Okay, I know that this isn’t exactly SharePoint, but it’s kinda’ related. Our team was working on setting up a virtual SharePoint infrastructure on a Windows 2008 R2 host…domain controller, SQL Server, SharePoint Server, Exchange Server, ISA Server, etc…and we were getting bit with an error during the installation of R2 on our first VM.
We started by creating a VM in Hyper-V and mounting the D: drive (DVD) with the installation disk installed. The VM would boot up and start the setup process, but would never get through the installation portion of setup. You know, the part of setup that occurs after selecting the partition you want to install on. We were getting errors like these:
The file or directory e:\windows\assembly\NativeImages_v2.0.50727_64\System.EnterpriseSe#\a3af29f85ea516622318918d50118d2is corrupt and unreadable. Please run the Chkdsk utility.
Windows cannot install required files. The file may be corrupt or missing. Make sure all files required for installation are available, and restart the installation. Error code: 0x80070570
Heck, we couldn’t even understand where the E: drive was coming from! In the physical machine, the E: drive is just another standalone disk drive…it had nothing to do with the installation we were doing on the K: drive. It sure seemed like our installation disk was corrupt. So, we changed our installation method and mounted the ISO image and attempted to install from the ISO image. Same (or similar error messages).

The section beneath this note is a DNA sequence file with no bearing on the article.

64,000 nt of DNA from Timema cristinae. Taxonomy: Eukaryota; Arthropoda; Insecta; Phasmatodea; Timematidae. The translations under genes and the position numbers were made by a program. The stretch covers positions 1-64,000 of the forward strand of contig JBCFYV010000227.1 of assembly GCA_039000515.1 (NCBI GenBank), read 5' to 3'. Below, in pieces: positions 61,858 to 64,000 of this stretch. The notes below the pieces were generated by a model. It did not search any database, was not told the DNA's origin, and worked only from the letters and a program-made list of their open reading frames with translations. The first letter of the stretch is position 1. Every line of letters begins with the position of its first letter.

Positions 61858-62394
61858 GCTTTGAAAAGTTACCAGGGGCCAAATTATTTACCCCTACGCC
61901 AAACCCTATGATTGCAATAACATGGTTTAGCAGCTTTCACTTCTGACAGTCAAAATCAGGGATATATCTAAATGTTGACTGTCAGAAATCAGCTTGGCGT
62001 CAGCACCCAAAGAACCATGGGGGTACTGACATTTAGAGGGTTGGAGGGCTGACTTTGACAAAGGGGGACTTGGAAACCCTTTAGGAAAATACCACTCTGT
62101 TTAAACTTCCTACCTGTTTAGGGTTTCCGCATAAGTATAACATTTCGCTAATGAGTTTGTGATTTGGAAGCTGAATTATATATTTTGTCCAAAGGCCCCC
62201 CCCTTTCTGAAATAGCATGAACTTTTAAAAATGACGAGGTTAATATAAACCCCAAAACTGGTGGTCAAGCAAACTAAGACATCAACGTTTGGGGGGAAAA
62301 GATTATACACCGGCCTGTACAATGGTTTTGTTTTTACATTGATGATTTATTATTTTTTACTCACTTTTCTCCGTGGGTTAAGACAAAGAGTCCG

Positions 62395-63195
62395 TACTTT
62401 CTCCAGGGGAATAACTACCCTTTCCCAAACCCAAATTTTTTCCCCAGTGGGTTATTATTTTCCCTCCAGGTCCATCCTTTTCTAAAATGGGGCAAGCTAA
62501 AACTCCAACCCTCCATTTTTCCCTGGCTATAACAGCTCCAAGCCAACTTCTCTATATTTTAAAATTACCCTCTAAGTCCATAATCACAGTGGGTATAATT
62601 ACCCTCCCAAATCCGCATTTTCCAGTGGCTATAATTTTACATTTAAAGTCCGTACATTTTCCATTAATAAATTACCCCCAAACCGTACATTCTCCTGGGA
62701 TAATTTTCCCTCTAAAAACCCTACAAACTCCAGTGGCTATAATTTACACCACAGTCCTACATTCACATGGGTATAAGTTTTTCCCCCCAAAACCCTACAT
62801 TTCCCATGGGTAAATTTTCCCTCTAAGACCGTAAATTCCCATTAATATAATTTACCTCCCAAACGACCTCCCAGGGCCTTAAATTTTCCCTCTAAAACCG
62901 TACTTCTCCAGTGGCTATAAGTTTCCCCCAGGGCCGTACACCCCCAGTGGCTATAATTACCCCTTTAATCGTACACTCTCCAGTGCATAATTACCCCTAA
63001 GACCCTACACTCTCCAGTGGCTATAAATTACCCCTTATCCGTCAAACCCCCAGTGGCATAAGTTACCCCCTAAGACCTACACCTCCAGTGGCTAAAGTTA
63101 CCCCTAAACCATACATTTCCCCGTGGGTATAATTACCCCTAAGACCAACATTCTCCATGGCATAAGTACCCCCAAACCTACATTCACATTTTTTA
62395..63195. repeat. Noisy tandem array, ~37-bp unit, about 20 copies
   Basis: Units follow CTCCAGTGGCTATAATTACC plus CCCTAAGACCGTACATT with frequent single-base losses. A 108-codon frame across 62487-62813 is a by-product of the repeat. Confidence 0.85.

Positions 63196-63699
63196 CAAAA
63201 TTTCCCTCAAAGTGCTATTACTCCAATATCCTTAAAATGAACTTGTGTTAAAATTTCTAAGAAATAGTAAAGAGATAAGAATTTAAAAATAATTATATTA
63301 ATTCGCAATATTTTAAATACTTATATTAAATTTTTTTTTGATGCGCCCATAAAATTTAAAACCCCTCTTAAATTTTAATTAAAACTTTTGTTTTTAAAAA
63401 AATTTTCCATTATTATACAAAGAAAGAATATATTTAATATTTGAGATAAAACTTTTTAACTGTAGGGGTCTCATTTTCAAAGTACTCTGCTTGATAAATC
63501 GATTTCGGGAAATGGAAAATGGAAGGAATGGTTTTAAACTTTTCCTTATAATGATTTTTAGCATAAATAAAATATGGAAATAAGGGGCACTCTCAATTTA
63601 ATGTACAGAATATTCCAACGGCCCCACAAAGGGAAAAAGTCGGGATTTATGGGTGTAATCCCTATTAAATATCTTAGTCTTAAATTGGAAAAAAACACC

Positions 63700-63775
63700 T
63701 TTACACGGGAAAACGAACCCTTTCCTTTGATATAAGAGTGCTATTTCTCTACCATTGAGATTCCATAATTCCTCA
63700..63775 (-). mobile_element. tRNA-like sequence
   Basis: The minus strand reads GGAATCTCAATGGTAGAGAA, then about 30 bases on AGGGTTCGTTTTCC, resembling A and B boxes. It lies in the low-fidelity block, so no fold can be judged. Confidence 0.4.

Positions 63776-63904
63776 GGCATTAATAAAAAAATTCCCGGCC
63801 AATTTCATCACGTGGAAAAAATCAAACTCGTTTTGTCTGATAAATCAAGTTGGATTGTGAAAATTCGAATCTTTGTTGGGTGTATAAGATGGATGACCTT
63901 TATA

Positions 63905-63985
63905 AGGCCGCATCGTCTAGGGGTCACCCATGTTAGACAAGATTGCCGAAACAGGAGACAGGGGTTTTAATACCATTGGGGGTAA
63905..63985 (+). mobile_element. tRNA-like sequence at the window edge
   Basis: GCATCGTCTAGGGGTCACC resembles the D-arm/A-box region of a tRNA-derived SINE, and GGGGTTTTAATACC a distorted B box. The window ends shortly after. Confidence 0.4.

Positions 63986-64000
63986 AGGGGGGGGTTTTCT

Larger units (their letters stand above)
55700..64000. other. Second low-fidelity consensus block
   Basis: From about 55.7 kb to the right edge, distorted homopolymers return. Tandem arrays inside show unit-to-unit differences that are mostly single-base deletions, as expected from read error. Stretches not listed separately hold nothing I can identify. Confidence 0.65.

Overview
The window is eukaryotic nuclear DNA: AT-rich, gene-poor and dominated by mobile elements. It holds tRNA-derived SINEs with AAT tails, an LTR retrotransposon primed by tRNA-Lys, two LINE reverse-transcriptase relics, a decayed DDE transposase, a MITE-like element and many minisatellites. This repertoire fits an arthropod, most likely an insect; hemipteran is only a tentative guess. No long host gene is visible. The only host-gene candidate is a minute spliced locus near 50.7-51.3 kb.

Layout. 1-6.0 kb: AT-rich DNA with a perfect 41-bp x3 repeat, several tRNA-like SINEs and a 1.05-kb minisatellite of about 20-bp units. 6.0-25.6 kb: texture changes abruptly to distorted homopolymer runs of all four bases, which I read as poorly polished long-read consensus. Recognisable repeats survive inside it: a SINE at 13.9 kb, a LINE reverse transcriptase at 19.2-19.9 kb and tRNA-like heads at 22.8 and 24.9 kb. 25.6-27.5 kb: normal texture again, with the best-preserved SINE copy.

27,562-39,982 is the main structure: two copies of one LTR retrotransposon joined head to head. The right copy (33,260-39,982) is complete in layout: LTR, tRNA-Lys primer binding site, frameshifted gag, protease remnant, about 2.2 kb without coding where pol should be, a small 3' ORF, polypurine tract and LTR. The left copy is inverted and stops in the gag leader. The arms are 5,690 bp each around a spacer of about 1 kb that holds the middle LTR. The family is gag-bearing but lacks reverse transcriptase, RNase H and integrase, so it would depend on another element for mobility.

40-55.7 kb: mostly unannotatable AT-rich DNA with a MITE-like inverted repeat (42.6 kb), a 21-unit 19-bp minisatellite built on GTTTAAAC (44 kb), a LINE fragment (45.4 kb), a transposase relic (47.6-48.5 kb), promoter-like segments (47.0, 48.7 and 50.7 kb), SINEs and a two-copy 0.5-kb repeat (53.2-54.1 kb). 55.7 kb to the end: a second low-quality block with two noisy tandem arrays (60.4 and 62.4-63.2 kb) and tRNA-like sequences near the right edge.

In our VM we were specifying a 10Gb VHD, which should be large enough to install Windows 2008 R2 (in fact, after we did get it installed, we had about 2Gb free). It seems, by default, that the VM was being created with a dynamically expanding hard disk so, on a lark, we created a fixed disk of 10Gb. Lo and behold, the installation continued successfully!
I know others have installed the OS on a dynamically expanding hard disk, so I’m not sure why our problem was so unique. Perhaps it was because the physical hard drive we were installing on was on its way out. Turns out our physical hard drive started giving us some real problems later on, but we were able to copy our VM to another drive and boot it up from there. We still need to run some diagnostics on the questionable drive so I’ll update this post when I find out whether SeaTools thinks the drive is bad or not.